Security in Distributed System
In a distributed system, one must consider many possible security risks. To mitigate these risks there are a number of strategies that can be employed:
- Encryption algorithms that protect data in transit and at rest.
- Firewalls that limit access to specific ports/cables.
- Intrusion detection systems that identify anomalous behavior among network services.
- Intrusion prevention systems (IPS) respond to attempted intrusions by initiating defensive actions like blocking suspicious IP addresses or taking down compromised servers.
These measures may be insufficient, to identify attacks at the network level without help from other sources. We can not only prevent malicious actors from gaining access to our machines from other machines in the same firewall but can also monitor our own actions.
Reckless data sharing can significantly increase exposure to both the threats themselves and the costs entailed in defending against them.
Goals of Distributed System Security:
Security in a distributed system poses unique challenges that need to be considered when designing and implementing systems. A compromised computer or network may not be the only location where data is at risk; other systems or segments may also become infected with malicious code. Because these types of threats can occur anywhere, even across distances in networks with few connections between them, new research has been produced to help determine how well distributed security architectures are actually performing.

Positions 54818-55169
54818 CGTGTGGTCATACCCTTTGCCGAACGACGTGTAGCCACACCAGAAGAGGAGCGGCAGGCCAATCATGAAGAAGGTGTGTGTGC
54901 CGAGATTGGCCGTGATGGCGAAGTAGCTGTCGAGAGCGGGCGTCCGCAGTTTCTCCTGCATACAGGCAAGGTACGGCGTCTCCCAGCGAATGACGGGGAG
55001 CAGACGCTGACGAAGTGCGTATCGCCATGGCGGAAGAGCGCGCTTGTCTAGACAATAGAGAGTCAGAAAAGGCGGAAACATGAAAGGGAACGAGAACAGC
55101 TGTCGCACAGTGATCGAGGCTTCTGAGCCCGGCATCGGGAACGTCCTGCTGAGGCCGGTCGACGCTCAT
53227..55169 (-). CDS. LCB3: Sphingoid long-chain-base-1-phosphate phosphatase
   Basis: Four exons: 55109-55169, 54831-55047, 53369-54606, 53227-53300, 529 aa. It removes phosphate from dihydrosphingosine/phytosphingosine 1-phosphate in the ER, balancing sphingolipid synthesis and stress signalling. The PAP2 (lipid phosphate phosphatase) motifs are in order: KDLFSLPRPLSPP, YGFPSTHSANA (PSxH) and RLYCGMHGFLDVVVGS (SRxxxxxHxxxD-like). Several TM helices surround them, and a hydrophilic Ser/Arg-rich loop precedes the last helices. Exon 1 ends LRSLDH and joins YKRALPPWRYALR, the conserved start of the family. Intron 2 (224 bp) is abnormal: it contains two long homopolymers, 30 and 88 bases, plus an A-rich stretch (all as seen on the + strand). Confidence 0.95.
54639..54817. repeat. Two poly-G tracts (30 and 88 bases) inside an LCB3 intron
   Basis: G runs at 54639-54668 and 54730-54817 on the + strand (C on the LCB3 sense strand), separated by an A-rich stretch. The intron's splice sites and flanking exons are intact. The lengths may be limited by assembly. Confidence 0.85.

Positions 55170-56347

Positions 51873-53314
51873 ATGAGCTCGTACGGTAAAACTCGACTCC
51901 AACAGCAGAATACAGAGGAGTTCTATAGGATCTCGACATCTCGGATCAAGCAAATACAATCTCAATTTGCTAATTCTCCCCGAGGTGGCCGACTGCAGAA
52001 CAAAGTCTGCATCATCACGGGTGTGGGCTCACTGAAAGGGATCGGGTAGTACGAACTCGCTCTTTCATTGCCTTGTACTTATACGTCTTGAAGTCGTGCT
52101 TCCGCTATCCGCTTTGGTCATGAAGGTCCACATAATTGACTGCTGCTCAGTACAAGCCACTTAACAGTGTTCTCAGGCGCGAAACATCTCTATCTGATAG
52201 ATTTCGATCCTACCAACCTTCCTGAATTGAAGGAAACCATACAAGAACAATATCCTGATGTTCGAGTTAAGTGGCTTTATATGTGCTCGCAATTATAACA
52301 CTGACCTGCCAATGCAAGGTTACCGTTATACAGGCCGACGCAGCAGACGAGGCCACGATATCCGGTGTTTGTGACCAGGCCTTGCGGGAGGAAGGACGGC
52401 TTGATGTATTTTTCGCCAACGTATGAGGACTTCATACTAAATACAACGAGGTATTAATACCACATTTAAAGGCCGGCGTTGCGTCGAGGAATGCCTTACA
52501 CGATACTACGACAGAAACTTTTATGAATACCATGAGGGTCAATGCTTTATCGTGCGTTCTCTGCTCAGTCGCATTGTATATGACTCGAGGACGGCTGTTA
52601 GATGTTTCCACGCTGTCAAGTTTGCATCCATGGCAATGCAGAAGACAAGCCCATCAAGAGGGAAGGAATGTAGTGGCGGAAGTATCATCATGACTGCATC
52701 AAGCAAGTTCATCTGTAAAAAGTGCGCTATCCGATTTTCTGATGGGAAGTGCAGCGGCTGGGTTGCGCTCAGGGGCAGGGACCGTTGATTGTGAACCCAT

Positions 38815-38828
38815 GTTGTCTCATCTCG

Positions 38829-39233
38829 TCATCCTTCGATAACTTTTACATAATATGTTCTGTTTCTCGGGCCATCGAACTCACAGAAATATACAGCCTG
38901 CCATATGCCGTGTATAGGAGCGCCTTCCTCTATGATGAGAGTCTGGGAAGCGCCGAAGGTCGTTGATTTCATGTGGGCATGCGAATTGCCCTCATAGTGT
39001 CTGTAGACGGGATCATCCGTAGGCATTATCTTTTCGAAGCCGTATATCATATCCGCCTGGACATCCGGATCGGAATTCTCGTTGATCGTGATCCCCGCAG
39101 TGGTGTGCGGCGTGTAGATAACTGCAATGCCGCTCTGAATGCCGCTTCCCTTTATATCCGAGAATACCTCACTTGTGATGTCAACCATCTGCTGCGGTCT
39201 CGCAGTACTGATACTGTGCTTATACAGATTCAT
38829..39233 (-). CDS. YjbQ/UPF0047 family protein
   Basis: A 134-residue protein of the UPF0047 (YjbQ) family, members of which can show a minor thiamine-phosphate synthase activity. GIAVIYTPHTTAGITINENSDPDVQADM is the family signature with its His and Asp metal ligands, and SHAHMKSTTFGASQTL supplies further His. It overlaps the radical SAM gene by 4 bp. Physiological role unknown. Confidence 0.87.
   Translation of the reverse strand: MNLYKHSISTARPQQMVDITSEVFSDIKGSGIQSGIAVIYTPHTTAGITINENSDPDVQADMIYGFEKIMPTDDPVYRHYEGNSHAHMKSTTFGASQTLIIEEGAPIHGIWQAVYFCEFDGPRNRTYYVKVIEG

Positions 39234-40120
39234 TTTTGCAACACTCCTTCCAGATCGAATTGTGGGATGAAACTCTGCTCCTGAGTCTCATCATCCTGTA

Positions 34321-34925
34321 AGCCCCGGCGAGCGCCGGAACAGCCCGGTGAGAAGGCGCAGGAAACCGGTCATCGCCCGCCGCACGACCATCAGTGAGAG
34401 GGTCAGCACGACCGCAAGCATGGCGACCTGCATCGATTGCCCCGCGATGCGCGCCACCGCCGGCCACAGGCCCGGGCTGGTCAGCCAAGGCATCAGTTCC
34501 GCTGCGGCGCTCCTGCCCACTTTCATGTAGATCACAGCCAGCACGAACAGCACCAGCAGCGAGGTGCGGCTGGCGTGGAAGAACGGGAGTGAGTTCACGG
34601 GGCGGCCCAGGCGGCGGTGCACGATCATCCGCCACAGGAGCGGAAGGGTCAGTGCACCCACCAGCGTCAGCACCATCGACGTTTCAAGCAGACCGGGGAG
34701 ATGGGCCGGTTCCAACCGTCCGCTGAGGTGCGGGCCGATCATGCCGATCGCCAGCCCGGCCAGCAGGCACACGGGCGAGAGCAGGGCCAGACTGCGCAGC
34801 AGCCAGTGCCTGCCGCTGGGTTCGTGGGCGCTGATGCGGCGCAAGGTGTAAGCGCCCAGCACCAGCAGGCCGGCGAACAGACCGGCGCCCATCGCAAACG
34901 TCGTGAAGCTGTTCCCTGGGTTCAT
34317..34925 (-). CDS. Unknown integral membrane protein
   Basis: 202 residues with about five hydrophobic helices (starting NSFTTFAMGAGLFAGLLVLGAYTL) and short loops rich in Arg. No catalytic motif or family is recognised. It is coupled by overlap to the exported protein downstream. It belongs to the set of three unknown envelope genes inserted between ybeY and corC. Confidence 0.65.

In the past, security was typically handled on an end-to-end basis. All the work involved in ensuring safety occurred “within” a single system and was controlled by one or two administrators. The rise of distributed systems has created a new ecosystem that brings with it unique challenges to security.
Distributed systems are made up of multiple nodes working together to achieve a common goal, these nodes are usually called peers.
Security Requirements and Attacks Related to Distributed Systems:
A distributed system is composed of many independent units, each designed to run its own tasks without communicating with the rest of them except through messaging service. This means that a single point of failure can render a system completely incapable without any warning since there is no single point that can perform all necessary operations.
Attacks related to distributed systems are an area of active research. There were two main schools of thought, those who believed that network worms could be stopped by employing firewalls and those who did not.
A firewall might do nothing about worms and their ability to spread across various types of networks, especially wireless networks and the Internet. This was because although firewalls were able to stop intruders from gaining access through the firewall, they were unable to stop a worm from self-replicating.
To summarize, there are numerous attacks that can be used against a network worm that has to do with breaking functionality and altering data, or simply deleting it.
For more details on the Distributed systems please refer to What is Distributed System?